Liquid Metal Two-Phase Flows
Two-phase flows play an important role in a number of technological processes in metallurgical and chemical industries. Gas bubbles are injected into liquid baths in order to stirr the fluid, because often times a better homogeneization (temperature, concentration) or the generation of a distinct flow structure is desired.
One has to look for suitable methods to control the properties of such kind of flows. The utilization of magnetic fields seems to be an attractive way to affect the spatial distribution of bubbles or the momentum transfer between the gas and the liquid.
An actual example for the technical application of a mercury/helium bubbly flow is the concept of a liquid metal target for the Common European Project ESS (European Spallation Source). The controlled addition of tiny gas bubbles to the target flow should enhance the compressibility of the fluid to diminish the pressure wave effect arising from the interaction between the target and short period proton pulses with a high energy impact. Gas injection experiments in mercury and InGaSn, respectively, revealed some surprising features of the bubble formation process inside a liquid characterised by a high surface tension. Consequently, the practical solution to generate tiny bubbles with a diameter less than 1 mm at high gas flow rates of more than 1000 l/h is not straigthforward.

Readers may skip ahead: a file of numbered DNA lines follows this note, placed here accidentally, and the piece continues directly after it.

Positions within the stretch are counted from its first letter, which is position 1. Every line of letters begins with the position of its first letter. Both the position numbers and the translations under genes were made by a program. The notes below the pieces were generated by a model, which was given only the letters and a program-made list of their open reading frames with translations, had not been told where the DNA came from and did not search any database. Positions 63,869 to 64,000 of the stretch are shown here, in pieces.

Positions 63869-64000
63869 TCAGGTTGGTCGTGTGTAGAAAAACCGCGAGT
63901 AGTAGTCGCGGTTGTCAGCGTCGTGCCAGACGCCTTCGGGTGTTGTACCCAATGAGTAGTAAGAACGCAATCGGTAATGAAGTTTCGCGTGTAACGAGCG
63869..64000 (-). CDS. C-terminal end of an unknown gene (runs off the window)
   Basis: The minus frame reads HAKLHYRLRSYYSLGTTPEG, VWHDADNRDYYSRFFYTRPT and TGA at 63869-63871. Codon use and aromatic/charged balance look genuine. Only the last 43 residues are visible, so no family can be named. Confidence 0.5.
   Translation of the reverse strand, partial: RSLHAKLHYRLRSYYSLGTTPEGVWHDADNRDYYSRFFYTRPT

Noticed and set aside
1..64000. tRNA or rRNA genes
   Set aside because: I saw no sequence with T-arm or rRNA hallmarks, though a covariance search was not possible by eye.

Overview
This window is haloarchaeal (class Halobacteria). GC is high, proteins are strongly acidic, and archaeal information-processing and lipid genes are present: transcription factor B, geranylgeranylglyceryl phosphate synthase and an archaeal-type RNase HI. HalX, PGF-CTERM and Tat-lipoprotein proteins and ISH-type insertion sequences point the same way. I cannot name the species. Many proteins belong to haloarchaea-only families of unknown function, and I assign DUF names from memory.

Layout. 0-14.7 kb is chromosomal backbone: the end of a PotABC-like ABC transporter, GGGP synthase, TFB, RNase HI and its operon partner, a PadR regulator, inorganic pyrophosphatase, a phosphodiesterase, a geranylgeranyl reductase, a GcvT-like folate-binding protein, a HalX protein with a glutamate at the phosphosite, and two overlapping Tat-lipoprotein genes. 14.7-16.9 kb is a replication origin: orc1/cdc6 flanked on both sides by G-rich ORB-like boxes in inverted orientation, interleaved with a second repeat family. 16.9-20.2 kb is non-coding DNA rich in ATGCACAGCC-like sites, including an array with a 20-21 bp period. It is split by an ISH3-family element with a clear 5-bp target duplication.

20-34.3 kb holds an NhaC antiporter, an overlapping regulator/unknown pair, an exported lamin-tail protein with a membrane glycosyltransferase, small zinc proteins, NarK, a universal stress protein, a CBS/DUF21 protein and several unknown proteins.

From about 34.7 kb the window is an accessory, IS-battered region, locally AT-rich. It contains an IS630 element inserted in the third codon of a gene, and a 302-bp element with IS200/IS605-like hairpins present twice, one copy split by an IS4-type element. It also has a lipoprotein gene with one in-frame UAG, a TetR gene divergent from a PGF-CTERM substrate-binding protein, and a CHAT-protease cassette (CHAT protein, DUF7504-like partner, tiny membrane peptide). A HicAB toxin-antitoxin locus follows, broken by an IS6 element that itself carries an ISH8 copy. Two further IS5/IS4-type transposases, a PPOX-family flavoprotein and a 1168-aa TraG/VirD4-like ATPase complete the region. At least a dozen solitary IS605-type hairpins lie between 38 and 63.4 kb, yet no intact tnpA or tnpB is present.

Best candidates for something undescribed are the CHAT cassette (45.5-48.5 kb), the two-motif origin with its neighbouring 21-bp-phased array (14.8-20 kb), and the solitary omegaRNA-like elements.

The interest of our investigations have been focussed on the following subjects:
- Formation of gas bubbles in liquid metals
- Turbulent dispersion of gas bubbles in quasi-two-dimensional MHD turbulence
- Magnetic field influence on the slip ratio in liquid metal bubbly flows
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